E. John Harris Jr.

Publication Details

  • Open versus endovascular AAA repair in patients who are morphological candidates for endovascular treatment JOURNAL OF ENDOVASCULAR THERAPY Hill, B. B., Wolf, Y. G., Lee, W. A., Arko, F. R., Olcott, C., Schubart, P. J., Dalman, R. L., Harris, E. J., Fogarty, T. J., Zarins, C. K. 2002; 9 (3): 255-261

    Abstract:

    To compare the outcomes of open versus endovascular repair of abdominal aortic aneurysm (AAA) in a cohort of patients who fulfill morphological criteria for endovascular repair.A retrospective review of 229 consecutive AAA patients treated over a 3-year period identified 149 patients who were candidates for endovascular repair based on preoperative computed tomography and angiography. Of the 149 patients, 79 (68 men; mean age 74 +/- 8 years) underwent endovascular repair with the AneuRx stent-graft; the remaining 70 (56 men; mean age 72 +/- 8 years) had open repair. Short-term outcome measures were 30-day mortality and procedure-related morbidity, length of stay in the intensive care unit and hospital, intraoperative blood loss, interval to oral diet, and time to ambulation. Long-term outcome measures included death and secondary procedures.There was no difference in the 30-day mortality between endovascular repair (2, 2.5%) and open repair (2, 2.9%), even though endovascular patients had more comorbidities (p<0.05). Overall length of stay was reduced for endovascular patients (3.9 +/- 2.4 days versus 7.7 +/- 3.1 days for surgical patients, p<0.0001). Fewer endograft patients had complications (24% versus 40% for open repair, p<0.05), and the severity of these complications was less, as evidenced by the shorter hospital stays for endovascular patients with complications compared to conventionally treated patients with complications (6.7 +/- 2.4 days versus 22.5 +/- 35.2 days, p<0.05). There were no aneurysm ruptures or late surgical conversions in either group.Patients with AAA who were endograft candidates but who were treated with open repair experienced more morbidity and had more complications than patients treated with stent-grafts. Despite increased comorbidities in the endograft patients, there was no increase in mortality compared to open repair. Both treatments required secondary procedures and appeared to be equally effective in preventing aneurysm rupture up to 3 years.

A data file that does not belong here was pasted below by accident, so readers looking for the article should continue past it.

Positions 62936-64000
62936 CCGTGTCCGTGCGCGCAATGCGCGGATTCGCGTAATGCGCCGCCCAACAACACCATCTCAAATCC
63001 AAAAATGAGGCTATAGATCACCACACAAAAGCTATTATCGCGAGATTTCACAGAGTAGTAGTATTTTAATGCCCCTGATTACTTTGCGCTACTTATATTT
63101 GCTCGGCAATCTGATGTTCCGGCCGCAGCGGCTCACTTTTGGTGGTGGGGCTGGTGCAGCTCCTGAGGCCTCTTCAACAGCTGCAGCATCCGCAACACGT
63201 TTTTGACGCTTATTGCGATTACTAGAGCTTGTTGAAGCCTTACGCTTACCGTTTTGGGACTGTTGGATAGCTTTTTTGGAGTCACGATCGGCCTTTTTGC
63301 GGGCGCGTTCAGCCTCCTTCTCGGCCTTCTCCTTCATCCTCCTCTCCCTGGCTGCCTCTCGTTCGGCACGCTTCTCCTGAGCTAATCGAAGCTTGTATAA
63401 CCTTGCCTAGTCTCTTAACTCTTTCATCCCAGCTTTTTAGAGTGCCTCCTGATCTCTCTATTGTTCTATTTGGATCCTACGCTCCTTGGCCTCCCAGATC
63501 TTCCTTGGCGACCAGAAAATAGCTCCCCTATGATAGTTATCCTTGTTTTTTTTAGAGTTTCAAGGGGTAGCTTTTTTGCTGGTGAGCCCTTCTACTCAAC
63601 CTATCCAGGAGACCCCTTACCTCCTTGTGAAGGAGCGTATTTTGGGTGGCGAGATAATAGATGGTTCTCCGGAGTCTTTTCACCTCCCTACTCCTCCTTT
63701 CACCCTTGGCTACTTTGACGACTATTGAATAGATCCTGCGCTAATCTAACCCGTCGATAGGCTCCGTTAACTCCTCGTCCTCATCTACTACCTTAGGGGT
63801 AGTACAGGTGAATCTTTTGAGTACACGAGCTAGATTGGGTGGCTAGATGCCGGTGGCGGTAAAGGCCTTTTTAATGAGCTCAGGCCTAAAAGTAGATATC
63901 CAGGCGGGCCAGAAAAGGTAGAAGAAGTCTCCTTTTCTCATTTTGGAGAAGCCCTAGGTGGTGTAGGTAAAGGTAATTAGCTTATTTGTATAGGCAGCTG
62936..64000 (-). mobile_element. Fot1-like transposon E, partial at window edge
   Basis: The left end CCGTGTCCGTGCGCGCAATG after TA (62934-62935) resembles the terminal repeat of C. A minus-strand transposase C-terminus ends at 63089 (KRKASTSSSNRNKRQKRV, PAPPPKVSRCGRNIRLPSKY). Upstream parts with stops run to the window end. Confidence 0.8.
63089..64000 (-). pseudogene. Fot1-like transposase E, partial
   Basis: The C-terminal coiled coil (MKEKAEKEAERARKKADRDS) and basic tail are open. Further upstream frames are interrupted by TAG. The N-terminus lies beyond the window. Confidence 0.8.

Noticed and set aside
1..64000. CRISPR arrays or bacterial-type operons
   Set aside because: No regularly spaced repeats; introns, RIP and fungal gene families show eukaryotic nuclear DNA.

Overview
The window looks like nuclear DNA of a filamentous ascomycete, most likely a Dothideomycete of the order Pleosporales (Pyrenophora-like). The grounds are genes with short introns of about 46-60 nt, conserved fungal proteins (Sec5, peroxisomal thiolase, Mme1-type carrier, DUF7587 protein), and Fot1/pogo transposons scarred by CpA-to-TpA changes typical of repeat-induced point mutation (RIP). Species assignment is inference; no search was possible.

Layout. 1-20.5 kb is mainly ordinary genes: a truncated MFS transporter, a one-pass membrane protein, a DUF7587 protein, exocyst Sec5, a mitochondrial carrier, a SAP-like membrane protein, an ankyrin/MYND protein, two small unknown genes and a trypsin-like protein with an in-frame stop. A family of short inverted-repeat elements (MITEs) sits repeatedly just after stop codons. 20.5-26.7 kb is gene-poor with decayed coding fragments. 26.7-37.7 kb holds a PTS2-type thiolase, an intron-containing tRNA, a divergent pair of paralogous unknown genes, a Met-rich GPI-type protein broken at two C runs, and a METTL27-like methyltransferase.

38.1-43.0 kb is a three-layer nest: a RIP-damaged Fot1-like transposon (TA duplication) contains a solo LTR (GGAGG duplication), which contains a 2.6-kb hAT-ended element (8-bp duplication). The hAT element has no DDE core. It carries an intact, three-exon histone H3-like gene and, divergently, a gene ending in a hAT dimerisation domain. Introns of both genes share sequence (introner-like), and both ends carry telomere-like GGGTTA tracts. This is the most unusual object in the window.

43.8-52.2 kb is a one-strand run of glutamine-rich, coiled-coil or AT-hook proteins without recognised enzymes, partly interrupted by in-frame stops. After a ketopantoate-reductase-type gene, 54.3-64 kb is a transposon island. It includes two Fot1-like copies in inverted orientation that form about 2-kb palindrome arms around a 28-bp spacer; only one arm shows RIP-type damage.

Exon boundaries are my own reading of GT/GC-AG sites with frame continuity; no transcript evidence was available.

View details for Web of Science ID 000176993800001

    View details for PubMedID 12096937

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